• Sequential Steal Threshold (VPSEQT) – The percentage of pages that can be used for prefetch. Default is 70%. For pools with mostly sequential access, you can set this value as high as 100. For pools with mostly random access, set this value very low. Review the prefetch failure statistics to determine if applications attempt to use sequential processing against the objects allocated in this pool.
  • Deferred Write Threshold (DWQT) – The percentage of the virtual buffer pool pages that can be occupied by unavailable pages (updated or in use) before DB2 begins to schedule asynchronous writes for updated pages. Default is 30%. If the threshold is reached, DB2 will schedule asynchronous write engines to reduce the number of unavailable pages. To lower this threshold, increase the DWQT percentage. Set the threshold lower for buffer pools with predominantly sequential access or lower update activity.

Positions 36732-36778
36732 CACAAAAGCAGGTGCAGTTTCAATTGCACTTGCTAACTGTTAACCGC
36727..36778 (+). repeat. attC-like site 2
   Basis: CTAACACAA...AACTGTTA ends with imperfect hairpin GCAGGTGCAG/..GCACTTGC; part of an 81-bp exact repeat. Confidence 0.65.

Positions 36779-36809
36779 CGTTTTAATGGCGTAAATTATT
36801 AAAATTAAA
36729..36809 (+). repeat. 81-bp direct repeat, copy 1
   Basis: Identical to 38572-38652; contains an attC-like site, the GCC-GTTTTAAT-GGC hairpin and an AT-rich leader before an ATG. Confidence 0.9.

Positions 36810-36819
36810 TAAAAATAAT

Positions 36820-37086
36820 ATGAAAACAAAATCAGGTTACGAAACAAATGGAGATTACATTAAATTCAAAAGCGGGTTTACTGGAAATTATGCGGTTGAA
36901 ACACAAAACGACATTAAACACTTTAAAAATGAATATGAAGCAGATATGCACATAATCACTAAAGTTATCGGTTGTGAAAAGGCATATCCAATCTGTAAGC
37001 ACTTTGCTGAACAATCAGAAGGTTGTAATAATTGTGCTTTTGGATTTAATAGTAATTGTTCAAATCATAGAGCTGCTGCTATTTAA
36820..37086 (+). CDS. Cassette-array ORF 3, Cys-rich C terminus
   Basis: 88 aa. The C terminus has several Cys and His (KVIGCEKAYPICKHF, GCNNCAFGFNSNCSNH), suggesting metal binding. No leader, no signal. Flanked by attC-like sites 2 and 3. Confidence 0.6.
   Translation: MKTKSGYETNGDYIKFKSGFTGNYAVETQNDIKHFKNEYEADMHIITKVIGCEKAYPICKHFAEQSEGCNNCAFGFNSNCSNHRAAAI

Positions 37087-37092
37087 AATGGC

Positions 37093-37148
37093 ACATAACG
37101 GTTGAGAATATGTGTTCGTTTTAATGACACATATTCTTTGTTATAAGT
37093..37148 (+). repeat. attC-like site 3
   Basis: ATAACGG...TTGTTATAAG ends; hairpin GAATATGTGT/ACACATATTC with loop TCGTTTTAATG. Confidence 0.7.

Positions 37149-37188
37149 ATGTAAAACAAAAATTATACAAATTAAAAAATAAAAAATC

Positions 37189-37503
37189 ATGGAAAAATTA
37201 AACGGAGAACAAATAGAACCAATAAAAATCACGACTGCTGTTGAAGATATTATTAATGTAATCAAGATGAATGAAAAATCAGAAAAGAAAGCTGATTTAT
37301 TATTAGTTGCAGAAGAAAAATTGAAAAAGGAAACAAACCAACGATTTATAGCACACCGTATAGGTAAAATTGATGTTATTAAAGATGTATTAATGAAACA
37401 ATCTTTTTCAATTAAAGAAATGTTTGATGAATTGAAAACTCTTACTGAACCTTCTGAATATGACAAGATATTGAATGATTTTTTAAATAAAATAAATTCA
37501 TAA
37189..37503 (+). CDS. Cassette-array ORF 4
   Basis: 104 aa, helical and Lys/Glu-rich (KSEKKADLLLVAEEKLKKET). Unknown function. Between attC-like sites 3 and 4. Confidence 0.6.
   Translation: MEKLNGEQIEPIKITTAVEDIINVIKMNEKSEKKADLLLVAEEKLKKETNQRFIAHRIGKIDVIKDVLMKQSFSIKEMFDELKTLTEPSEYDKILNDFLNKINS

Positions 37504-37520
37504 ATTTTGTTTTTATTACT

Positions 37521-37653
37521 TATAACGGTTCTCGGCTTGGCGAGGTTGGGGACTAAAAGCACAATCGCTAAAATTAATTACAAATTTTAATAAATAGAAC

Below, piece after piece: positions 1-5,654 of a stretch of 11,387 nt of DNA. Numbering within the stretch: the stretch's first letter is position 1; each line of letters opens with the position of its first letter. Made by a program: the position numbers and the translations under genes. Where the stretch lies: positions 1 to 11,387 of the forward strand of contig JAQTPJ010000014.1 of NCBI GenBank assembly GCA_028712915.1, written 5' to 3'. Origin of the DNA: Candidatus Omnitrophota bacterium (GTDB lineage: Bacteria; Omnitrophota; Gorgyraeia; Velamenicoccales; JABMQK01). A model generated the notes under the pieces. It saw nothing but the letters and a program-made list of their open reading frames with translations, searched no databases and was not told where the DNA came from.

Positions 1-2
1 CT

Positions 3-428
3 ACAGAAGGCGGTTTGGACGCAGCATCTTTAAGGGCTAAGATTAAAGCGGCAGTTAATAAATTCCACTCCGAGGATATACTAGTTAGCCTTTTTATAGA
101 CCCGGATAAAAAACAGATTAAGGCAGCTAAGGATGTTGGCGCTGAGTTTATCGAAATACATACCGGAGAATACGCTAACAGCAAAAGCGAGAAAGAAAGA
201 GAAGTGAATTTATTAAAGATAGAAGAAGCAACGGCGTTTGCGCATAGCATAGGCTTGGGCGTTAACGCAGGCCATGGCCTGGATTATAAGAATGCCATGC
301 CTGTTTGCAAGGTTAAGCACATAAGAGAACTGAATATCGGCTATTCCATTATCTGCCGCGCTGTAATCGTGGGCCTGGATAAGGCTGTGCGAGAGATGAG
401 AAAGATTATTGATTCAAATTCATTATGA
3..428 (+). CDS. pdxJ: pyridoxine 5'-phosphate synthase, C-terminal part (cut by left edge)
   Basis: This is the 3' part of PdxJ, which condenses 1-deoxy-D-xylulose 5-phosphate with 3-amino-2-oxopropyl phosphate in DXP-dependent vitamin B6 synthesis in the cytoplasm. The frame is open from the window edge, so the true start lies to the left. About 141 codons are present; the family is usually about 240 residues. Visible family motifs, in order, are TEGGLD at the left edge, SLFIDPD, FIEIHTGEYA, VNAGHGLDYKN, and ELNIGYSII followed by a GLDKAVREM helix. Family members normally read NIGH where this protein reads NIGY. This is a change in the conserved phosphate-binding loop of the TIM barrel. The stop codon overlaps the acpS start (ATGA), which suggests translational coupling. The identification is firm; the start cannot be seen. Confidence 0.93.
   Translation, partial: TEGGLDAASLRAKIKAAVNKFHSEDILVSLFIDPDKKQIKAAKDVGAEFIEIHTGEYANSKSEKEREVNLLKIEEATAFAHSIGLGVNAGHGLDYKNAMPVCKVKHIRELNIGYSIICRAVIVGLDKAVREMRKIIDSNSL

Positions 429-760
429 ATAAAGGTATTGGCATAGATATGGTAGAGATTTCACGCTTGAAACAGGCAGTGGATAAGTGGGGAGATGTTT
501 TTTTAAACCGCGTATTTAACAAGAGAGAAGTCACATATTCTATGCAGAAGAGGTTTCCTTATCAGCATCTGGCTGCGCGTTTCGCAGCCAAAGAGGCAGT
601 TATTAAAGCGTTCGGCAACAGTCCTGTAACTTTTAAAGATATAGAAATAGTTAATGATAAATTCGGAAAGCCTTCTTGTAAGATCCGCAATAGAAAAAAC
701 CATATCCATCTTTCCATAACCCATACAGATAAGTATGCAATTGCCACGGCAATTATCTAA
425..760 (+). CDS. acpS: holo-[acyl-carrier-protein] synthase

• Vertical Deferred Write Threshold (VDWQT) – Defines virtual buffer pool pages that can be occupied by updated pages from a single page set before DB2 begins to schedule asynchronous writes for that page set. The threshold can be expressed as a percentage of the total pages in the pool, or you can specify an absolute number of pages. Default is 5%.

The following thresholds, which are fixed for all pools, indicate problems that have a severe impact on performance and availability. Things get progressively worse as the percentage of unavailable (in-use or updated) pages increases.

  • Sequential Prefetch Threshold (SPTH) – When 90% of the available buffers in the pool are unavailable, prefetch operations are turned off for the pool.